Influence of surface and cloth characteristics on mechanical removal of meticillin-resistant Staphylococcus aureus (MRSA) attached to inanimate environmental surfaces in hospital and healthcare facilities

Akier Assanta Mafu, Richard Massicotte, Gilbert Pichette, Sonia Lafleur, Marie-Josee Lemay, Darakhshan Ahmad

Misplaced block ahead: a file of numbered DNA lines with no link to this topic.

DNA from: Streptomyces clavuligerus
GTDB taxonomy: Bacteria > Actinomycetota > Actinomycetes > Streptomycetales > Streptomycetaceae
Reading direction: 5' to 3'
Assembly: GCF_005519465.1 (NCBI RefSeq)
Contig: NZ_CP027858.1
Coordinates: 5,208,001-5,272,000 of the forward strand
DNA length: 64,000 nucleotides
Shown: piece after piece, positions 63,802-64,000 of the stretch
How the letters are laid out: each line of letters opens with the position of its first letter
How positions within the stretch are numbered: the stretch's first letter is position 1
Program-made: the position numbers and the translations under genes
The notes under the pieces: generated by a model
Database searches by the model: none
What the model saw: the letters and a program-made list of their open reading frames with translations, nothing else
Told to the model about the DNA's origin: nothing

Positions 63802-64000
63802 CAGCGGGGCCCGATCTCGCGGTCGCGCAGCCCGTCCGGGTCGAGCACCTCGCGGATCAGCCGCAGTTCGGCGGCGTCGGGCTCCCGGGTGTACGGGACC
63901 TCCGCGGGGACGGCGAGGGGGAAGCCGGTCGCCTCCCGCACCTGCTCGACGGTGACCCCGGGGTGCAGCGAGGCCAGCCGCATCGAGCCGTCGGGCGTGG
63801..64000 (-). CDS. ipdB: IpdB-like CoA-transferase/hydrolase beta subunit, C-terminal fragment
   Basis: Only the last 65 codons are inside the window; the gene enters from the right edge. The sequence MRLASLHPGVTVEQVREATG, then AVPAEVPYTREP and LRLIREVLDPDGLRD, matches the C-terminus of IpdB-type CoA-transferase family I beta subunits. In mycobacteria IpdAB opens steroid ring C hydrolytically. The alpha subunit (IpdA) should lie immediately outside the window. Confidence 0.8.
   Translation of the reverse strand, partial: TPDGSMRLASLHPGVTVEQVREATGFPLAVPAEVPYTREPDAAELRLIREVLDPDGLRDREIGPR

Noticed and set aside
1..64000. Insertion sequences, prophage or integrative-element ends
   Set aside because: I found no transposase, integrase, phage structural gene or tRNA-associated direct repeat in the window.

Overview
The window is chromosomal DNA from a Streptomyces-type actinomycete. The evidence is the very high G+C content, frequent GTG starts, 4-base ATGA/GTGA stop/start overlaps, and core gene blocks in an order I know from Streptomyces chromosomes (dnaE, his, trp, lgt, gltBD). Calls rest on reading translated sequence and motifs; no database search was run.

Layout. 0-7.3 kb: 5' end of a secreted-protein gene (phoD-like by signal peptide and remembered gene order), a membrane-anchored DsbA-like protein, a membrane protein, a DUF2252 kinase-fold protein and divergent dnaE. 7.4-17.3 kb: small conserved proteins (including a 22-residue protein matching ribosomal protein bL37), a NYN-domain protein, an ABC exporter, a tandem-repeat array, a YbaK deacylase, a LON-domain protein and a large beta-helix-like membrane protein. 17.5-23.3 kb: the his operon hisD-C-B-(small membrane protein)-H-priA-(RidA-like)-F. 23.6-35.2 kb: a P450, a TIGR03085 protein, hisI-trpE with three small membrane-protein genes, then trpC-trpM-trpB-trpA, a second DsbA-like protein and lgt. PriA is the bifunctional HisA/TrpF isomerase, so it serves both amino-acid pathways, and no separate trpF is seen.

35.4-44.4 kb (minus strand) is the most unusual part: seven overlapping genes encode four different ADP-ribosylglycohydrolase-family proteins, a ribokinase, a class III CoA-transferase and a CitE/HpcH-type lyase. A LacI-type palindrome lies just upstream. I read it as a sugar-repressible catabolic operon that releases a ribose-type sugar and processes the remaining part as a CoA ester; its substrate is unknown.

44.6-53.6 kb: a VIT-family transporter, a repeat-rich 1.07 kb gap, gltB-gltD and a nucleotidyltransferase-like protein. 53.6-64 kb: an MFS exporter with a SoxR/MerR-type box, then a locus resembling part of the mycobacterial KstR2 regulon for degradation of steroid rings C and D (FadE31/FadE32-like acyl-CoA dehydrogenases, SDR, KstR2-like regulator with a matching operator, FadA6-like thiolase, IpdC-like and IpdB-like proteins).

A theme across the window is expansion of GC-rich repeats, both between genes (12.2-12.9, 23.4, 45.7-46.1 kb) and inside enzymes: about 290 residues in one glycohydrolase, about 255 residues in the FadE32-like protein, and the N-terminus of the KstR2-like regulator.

In health care facilities, the inanimate surface environment can become contaminated with nosocomial pathogen agents. Cleaning has already been accepted as an important factor for controlling the contaminants. For instant, cotton cloths and microfiber may help in the removal of soils and attached bacterial cells. It is also important to know if the nature of the surface can affect the cleaning when we use both microfiber and cotton cloths. In this work, the role of physicochemical factors on bacterial adhesion to stainless steel, melamine and Formica laminate was investigated by assessing the contact angle. In addition, the attachment capability of methicillin-resistant Staphylococcus aureus (MRSA) to the surfaces was studied using scanning electron microscopy technique. The results revealed that, with the exception of Formica laminate, MRSA cells could attach to stainless steel and melamine surfaces after short contact time of 24 h. The outcome also indicated that the microfiber cloths are, slightly, more efficient for removal of soil and microbial cells compared to the cotton cloths. For the surfaces without soils, no significant difference was found when cotton cloths or microfiber cloths were used. It was also appeared, regardless of the type of cloth and presence of soil, the melamine surfaces are the most difficult one to clean.

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